A schematic representation of this randomized, double-blind, placebo-controlled phase 1b study is shown in Fig. 1 and fig. S1. Five UK centers screened a total of 84 patients. Inclusion criteria were as follows: age (18 to 45 years of age), <100 days from diagnosis of type 1 diabetes (dated from day of first insulin injection), HLA-DRB1*0401 genotype, islet autoantibody positivity [one of glutamic acid decarboxylase antibody (GADAb), insulinoma-associated antigen-2 antibody (IA-2Ab), or zinc transporter 8 antibody (ZnT8Ab)], and stimulated C-peptide >0.2 nM at any point during a 2-hour MMTT. Main exclusion criteria were use of immunosuppressive or immunomodulatory therapies, immunization with live or killed vaccinations or allergic desensitization procedures less than 1 month before first treatment, recent participation in other research trials of immunomodulatory agents, pregnancy, and breast feeding.

The three-group study design aimed to provide at least 16 patients on active treatment and 8 subjects in the placebo group to achieve sufficient data to inform future study designs and future sample size calculations. The study was not intended to show a statistically significant difference between the control and treatment groups and was not powered to do so. Twenty-seven subjects were randomized into three groups: high frequency (n = 9, who received 10-μg proinsulin C19-A3 peptide every 2 weeks), low frequency (n = 10, 10-μg proinsulin C19-A3 every 4 weeks), or placebo (n = 8, 50-μl 0.9% saline every 2 weeks). To ensure subject and physician blinding, the low-frequency group received 0.9% saline injections at 2-week intervals between peptide dosing. C19-A3 or saline was delivered as a 50-μl intradermal injection in the upper arm.

Subjects received a total of 12 injections over a 6-month period followed by a 6-month observation period. Patients were routinely monitored for a minimum of 1 hour after each injection for acute adverse effects. Glycemic control was intensively managed in all subjects with a target HbA1c of less than 48 mmol/mol (6.5%), with a record of average total daily insulin use in the previous 2 days documented at each visit.

Proinsulin C19-A3 peptide (GSLQPLALEGSLQKRGIV) was manufactured to good manufacturing practice (GMP) standards by the interdivisional GMP facility of the Leiden University Medical Center and prepared and supplied as lyophilized peptide by Nova Laboratories.

Laboratory measures of hematological indices, liver function, thyroid-stimulating hormone, urea, creatinine, calcium, lipid levels, and immunoglobulin levels were performed at baseline, 3, 6, 9, and 12 months. Any local skin reactions to dose administration were monitored until resolving and <1 cm in diameter. Safety data were under regular review by an independent Data Safety Monitoring Board.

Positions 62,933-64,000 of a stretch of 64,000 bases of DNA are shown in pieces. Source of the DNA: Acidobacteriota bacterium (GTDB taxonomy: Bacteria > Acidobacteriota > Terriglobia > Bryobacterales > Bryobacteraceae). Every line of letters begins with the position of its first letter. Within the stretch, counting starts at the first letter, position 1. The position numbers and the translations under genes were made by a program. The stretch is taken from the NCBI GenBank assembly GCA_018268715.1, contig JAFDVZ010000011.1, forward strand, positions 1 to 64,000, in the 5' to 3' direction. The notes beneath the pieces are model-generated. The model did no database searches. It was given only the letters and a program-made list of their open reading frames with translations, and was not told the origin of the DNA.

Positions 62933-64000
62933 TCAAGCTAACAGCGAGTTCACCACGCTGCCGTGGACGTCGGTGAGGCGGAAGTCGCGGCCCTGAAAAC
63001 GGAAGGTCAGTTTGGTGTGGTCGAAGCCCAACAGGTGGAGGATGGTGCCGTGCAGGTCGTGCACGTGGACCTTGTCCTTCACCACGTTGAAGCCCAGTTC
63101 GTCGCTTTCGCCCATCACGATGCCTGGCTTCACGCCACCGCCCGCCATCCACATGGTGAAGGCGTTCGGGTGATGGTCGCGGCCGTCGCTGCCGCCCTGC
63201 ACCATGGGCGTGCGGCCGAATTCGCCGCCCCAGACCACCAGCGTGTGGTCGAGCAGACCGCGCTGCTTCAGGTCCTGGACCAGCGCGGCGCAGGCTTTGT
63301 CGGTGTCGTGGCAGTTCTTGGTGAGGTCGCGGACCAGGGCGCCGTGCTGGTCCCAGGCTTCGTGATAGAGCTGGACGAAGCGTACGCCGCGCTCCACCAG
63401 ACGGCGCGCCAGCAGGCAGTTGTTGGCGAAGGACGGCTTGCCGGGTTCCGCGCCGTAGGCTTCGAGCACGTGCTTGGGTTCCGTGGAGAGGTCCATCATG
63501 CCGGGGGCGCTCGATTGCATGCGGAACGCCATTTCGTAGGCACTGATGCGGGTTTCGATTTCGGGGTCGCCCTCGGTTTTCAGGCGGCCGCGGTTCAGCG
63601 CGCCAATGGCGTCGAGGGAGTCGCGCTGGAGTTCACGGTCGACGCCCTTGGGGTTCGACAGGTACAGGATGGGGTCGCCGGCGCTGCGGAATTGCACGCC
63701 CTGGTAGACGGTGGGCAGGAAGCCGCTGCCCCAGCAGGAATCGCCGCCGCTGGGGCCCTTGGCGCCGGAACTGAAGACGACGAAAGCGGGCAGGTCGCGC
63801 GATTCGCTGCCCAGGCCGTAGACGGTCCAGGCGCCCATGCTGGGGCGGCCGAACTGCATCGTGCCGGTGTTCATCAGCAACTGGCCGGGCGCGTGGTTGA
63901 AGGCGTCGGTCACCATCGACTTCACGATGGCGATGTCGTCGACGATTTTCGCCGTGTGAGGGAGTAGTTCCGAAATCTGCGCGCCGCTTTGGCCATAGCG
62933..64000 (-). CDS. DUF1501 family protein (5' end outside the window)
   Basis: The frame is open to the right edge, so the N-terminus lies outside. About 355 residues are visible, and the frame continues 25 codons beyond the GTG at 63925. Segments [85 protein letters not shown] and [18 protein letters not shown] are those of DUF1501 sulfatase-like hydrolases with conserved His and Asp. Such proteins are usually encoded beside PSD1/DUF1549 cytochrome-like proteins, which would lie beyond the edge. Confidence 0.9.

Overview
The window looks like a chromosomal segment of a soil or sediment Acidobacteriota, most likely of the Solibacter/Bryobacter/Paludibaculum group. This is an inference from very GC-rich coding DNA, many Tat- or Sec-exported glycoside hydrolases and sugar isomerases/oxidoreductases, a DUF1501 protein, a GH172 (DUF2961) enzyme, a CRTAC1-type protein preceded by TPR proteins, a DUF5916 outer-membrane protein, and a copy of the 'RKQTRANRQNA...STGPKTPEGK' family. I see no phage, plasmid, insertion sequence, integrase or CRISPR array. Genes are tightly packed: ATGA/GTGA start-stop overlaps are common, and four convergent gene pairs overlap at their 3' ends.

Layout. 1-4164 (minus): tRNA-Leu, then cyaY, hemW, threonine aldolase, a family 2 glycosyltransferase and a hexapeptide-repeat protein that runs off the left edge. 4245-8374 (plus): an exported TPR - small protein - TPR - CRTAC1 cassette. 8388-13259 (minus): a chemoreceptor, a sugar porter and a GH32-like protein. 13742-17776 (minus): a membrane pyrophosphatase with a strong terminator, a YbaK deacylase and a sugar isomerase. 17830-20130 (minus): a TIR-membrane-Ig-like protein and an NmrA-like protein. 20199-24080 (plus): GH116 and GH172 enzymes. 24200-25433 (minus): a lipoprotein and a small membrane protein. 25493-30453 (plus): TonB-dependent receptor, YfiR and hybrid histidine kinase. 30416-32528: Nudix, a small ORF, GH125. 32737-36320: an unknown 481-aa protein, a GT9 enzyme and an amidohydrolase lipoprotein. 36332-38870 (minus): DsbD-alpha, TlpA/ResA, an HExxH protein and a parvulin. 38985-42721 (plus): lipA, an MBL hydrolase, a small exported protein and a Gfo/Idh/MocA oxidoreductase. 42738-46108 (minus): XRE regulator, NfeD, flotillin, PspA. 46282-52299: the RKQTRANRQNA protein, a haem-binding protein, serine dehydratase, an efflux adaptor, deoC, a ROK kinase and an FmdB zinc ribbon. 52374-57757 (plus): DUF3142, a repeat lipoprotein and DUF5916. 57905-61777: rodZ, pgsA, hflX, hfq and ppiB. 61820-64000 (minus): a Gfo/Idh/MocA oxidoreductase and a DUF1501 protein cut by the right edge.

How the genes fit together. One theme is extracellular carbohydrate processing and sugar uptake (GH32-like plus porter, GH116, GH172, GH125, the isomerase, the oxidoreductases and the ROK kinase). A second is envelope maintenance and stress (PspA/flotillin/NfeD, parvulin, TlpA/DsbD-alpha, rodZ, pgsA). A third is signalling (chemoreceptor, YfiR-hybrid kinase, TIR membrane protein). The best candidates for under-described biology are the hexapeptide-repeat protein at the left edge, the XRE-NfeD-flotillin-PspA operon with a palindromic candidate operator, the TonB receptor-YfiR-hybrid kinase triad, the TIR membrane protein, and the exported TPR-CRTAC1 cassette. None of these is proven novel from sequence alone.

Primary end point was an assessment of the safety of proinsulin C19-A3 peptide administration; secondary end points were assessments of changes in (i) stimulated C-peptide production after MMTT [measured as AUC as previously described (32)], (ii) level or quality of T lymphocyte biomarkers of β cell–specific immune response, (iii) level or quality of islet cell autoantibody biomarkers of β cell–specific immune response, and (iv) insulin use and HbA1c, at 3, 6, 9, and 12 months versus baseline and between groups.

Ethics statement

This study was carried out with the approval of the UK National Research Ethics Service, and written informed consent was obtained from all participants. The trial was conducted in compliance with the principles of the Declaration of Helsinki (1996) and the principles of Good Clinical Practice and in accordance with all applicable regulatory requirements including but not limited to the Research Governance Framework and the Medicines for Human Use (Clinical Trial) Regulations 2004, as amended in 2006. Further details are available on (NCT01536431).

Immunological and metabolic assays

Analysis of autoreactive proinflammatory (IFN-γ+) and regulatory (IL-10+) CD4 T cells was carried out by ELISPOT assay using fresh heparinized blood obtained at first injection and monthly thereafter until the last assay was performed 2 weeks after the last injection. Samples were coded to blind the laboratory as to the dosing regimen. Peripheral blood mononuclear cells (PBMCs; 106) were cultured with study drug [proinsulin C19-A3 peptide (10 μg/ml)], recombinant human proinsulin (Biomm; 10 μg/ml), Pediacel (a pentavalent vaccine comprising pertussis, diphtheria, Haemophilus influenzae B, polio, and tetanus toxoid vaccines; Sanofi Pasteur MSD; 1 μl/ml), or control diluent for 48 hours, and cytokine secretion measured by indirect assay (U-CyTech) according to the manufacturer’s instructions. Data are expressed as SI calculated as the mean number of spots per triplicate for test condition divided by the mean number of spots per triplicate in the presence of diluent alone. The assay has significant discriminative ability for type 1 diabetes in blinded proficiency testing (33). GADAb, IA-2Ab, and ZnT8Ab were measured by enzyme-linked immunosorbent assay (RSR Ltd.) according to the manufacturer’s instructions. Stimulated C-peptide was measured using MMTTs at baseline and 3, 6, 9, and 12 months (32). Briefly, Ensure Plus was administered at 6 ml/kg to fasting patients, and serum C-peptide levels were analyzed using a two-site chemiluminescent assay (Invitron) at −10, 0, 15, 30, 60, 90, and 120 min.